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2019-05-30

By Jonah Stevenson, Service Leader serving on the Parker-Varney Elementary School Team. 

 

Mental Health Awareness month sees an upward tick in the amount of vulnerable stories shared and reflection on our mental states with the intention of trying to earn support from those who aren’t aware of the struggles many deal with on the daily. I’ve had the opportunity to share my experience on the daily to help others understand the transparency of a coworker or friend. Having the opportunity to serve in two completely different fifth-grade classrooms with City Year has been incredibly rewarding and exhausting, and student academic and social-emotional growth is more apparent even through the daily capricious nonsense that can fill the classroom walls. It has been quite the process of dealing with so many types of emotions, but each step I’ve taken to work on mental health has led me to become the advocate I am and continue to aspire to become. By devoting time to talking about the service needed, overcoming specific challenges, and pursuing work to support others through similar situations, I see the deep impact of working in the mental health field and the role City Year plays with it. 

As last years' service year came to an end, I felt I had to reflect on my struggling physiological and mental well-being to have a quality and productive Service Leader year. I approached this year with the holistic idea to provide transparency about my daily mental struggles whenever I could, allowing other corps members to do the same and setting the roots to prevent a tumultuous year. In September, I dedicated my red jacket to all those struggling with mental illness and to show I could be living proof that it would be possible to make it through the ten months. It’s been wonderful to see how City Year approaches mental health in different ways as well as seeing corps members getting the services that they deserve. The connection to social worker Kayla Putnam from Manchester Community Health, as well as other corps member outlets (e.g. EAP, Mental Health Center of Manchester, etc.), has empowered corps members to find a space to talk out issues and learn to self-care effectively rather than bottling up emotions for their future selves to take care of. 

Although there are so many great resources available to AmeriCorps members and myself, I can say that my mental health isn’t in the consistent zone I wish it was in. A lot of folks look for labels when it comes to mental health and mental illness and try to find solutions based on those labels rather than the experiences felt from the individual. The experiences I deal with don’t really fit into an identification given from the DSM (basis of how professionals label patients). It’s easy for me to encourage a student to keep trying through a frustration bout, but when it comes to my own frustration I’m stuck navigating every little memory clip in my mind, trying to prove I am this awful person in an incredibly counterproductive manner. Progress through these experiences looks different for everyone. And even though I’ve struggled immensely since my move to Manchester, there is a lot to be proud of: the perseverance on days where I just want to give up everything, going to therapy on a day where I think everything is “fine,” and socializing with friends even when I have the urge to flake on plans. I have Radiohead to thank for allowing me to simultaneously cry and feel euphoric as well as dedication to helping others navigate unfortunate personal situations.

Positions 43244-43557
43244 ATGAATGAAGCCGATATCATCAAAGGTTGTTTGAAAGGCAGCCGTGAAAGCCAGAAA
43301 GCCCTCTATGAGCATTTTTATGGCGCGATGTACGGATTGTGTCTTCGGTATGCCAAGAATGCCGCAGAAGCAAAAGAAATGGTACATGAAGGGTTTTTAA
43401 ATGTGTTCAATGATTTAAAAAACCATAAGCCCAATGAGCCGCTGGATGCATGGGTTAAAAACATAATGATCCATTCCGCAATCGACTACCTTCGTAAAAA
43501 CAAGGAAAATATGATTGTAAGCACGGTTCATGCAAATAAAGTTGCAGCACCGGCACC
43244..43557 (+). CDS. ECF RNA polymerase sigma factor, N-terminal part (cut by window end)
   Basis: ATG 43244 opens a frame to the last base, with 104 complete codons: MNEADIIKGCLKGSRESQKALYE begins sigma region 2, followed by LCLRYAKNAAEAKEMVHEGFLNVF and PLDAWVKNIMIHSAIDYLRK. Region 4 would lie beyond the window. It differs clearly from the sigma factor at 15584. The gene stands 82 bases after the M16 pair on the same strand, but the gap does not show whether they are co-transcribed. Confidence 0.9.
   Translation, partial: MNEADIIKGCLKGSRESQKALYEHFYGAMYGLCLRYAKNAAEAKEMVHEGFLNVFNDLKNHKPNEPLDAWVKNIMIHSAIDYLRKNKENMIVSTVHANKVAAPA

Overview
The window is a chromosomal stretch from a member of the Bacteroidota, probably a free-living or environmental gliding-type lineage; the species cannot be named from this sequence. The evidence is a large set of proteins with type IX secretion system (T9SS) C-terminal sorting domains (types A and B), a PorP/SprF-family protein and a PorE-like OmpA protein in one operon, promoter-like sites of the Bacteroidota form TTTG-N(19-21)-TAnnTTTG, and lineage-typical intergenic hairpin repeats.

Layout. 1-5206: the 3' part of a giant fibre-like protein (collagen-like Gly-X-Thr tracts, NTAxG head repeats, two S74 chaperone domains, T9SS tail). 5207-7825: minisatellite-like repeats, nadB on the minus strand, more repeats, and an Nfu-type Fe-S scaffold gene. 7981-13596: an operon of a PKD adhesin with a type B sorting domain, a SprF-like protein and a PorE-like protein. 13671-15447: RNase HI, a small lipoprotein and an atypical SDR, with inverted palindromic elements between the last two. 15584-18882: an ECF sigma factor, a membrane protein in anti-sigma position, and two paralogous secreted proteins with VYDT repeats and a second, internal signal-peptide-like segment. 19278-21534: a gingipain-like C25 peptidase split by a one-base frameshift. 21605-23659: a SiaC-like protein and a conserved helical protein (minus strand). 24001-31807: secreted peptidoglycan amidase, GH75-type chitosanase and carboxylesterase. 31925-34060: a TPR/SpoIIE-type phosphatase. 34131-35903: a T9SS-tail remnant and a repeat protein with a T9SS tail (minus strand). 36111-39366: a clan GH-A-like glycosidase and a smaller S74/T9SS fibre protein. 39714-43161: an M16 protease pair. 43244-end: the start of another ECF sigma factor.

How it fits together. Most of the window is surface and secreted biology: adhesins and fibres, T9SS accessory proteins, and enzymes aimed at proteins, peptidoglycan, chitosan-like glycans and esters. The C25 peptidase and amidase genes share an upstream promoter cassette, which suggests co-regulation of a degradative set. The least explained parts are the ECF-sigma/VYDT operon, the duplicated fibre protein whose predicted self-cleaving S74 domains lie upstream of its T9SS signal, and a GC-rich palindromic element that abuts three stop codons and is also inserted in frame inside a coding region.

I’ve decided to take my dedication a step further by dedicating myself to a career in social work, specifically with the mental health of children and adolescents. I want to take the tools and skills that I learned that best fit myself and the community and apply them to help those who are apprehensive to getting better and assist individuals who live with inequity daily. Assisting and supporting the mental well-being of the youth in our society should be one of the top priorities for adults who believe in advocating for social justice for all. I’m excited at the prospect of becoming a social worker or something similar in the mental healthcare realm.  

City Year has been far from easy, but it has been incredibly worthwhile. I look back at all the growth that I’ve done in my two years as well as reflecting on the growth of my teammates and I am so proud to know such resilient human beings. As the year comes to an end, I intend to leave as much of a lasting impression on those I currently serve so they can become just as strong of mental health advocates as I’ve attempted to do in my service at CYNH. I do know the thoughts that linger in my mind won’t ever completely disappear, but I can say with a smile that being transparent and an advocate for others’ mental well-being is one of the most rewarding ventures I’ve ever taken on. 

 

If you’d like to learn more about Mental Health Awareness Month, check out Mental Health America. You can also learn more about how Manchester is addressing mental health by heading to the Manchester Community Health Center. 

 

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